Sigh. Of course I know that people feel this way, but to hear it like that stung a little. And it really struck me how loyal we are to our own perspectives, our own way of doing things. This individual said this sincerely with the best of intentions. What I know, and she doesn’t, is that her productivity would be so much better if her relationships were stronger. Keep all this trust talk in balance. I know you can’t hang around all day at work chatting it up, doing trust falls, and organizing group hugs. And what does all this have to do with church anyway? Well, we can be very churchy without being very Jesusy. Running programs and ministries takes a great deal of corporate style organization and hard work. All this can be done without building any relationships at all if we are sacrificing to the task and clock gods. This lands on the spreadsheet bottom line as lower attendance and staff turnover. Being Jesusy requires being present, really seeing someone, appreciating what they bring to the world, and sharing the journey. As I look at God’s design for the world, I see so much balance between earth and sky, roots and branches, left and right, light and dark. It just makes sense to do a task/relationship balance check on our church leadership as well.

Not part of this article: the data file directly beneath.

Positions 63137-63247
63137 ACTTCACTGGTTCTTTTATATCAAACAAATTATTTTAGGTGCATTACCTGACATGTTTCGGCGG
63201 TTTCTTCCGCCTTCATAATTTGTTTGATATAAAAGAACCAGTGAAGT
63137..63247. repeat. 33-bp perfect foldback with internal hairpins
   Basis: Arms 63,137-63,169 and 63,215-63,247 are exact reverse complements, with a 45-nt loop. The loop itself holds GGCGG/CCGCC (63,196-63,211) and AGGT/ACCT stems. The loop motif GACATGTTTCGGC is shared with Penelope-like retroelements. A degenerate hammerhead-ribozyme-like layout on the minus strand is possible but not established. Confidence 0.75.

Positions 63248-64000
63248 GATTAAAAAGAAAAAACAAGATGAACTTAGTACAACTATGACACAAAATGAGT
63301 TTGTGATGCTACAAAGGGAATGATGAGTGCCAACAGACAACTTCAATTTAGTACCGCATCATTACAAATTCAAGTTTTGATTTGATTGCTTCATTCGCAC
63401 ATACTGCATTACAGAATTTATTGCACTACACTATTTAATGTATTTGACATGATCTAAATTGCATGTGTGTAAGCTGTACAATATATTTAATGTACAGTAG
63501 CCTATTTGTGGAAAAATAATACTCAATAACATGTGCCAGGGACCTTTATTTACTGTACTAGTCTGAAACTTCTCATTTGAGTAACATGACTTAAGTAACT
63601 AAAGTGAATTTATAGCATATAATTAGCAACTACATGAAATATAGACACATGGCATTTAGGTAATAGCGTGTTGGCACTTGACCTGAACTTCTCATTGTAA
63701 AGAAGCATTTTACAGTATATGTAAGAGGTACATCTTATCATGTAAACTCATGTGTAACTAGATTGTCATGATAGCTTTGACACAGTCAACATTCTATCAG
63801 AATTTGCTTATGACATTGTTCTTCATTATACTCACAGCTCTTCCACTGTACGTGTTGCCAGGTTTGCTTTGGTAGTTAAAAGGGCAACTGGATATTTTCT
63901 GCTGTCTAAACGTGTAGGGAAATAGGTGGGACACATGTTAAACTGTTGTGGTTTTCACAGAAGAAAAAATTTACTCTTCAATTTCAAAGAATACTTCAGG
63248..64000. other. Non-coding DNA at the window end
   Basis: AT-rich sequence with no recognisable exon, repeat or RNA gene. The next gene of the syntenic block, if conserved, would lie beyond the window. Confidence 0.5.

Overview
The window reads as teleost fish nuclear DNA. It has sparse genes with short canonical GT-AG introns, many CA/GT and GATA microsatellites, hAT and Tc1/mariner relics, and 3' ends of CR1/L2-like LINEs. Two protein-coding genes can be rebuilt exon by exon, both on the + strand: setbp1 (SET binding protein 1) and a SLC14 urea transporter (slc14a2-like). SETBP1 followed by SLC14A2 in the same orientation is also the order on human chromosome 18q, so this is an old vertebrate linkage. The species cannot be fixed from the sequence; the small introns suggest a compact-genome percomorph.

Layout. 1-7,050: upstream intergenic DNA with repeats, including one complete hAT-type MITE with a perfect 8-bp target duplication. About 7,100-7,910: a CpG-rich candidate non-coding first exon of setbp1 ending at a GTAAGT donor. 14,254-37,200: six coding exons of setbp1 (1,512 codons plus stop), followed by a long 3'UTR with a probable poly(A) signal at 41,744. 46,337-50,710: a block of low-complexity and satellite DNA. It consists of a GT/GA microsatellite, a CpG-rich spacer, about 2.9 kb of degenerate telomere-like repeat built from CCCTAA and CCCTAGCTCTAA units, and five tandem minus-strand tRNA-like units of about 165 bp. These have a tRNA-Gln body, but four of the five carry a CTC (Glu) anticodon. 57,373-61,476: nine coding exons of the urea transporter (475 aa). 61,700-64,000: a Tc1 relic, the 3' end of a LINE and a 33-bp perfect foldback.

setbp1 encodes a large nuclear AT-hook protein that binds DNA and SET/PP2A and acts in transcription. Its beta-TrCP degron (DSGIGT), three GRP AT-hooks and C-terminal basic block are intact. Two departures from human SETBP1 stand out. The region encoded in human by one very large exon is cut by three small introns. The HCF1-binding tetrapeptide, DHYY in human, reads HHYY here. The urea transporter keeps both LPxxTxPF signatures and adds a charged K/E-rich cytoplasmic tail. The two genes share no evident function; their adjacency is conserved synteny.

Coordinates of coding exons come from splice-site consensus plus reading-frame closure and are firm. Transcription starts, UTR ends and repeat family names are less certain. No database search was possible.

After serving as Children’s Minister since 2010, Amanda Box is now the Connections Minister for Meadowbrook Church of Christ in Jackson, Mississippi. As Connections Minister, she works with ministry leaders, small groups, and new members. Previous career adventures include all things communication. Amanda has consulted with business and industry for over 20 years to equip people with improved communication skills so they are able to do their best work every day. Additionally, Amanda was a full-time college professor for 10 years and also spent four years as the public relations professional for a non-profit. Amanda earned her undergraduate degree in communication from Freed-Hardeman University in 1991 and a master’s degree in communication from Mississippi College in 1993. Amanda and her husband Chuck of 25 years live in Jackson with their three children: Trey, Isabelle, and Hazel.

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Author:  Publish Date: December 3, 2015

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The CHARIS website hosts conversations of and about Churches of Christ. In partnership with the ACU Library and the Siburt Institute for Church Ministry at Abilene Christian University (Abilene, TX), the website is supported and led by the Center for Heritage and Renewal in Spirituality (CHARIS) at ACU. The Center’s mission is to renew Christian spirituality through engagement of Christian heritage, at Abilene Christian University and beyond. The views expressed on the CHARIS website are those of the various authors, and do not necessarily represent the views of Abilene Christian University or CHARIS at ACU. Questions or comments about the CHARIS website can be directed to charis @ acu.edu.

2017-18 CHARIS Editorial Board:
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Tammy Marcelain
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Dr. John Weaver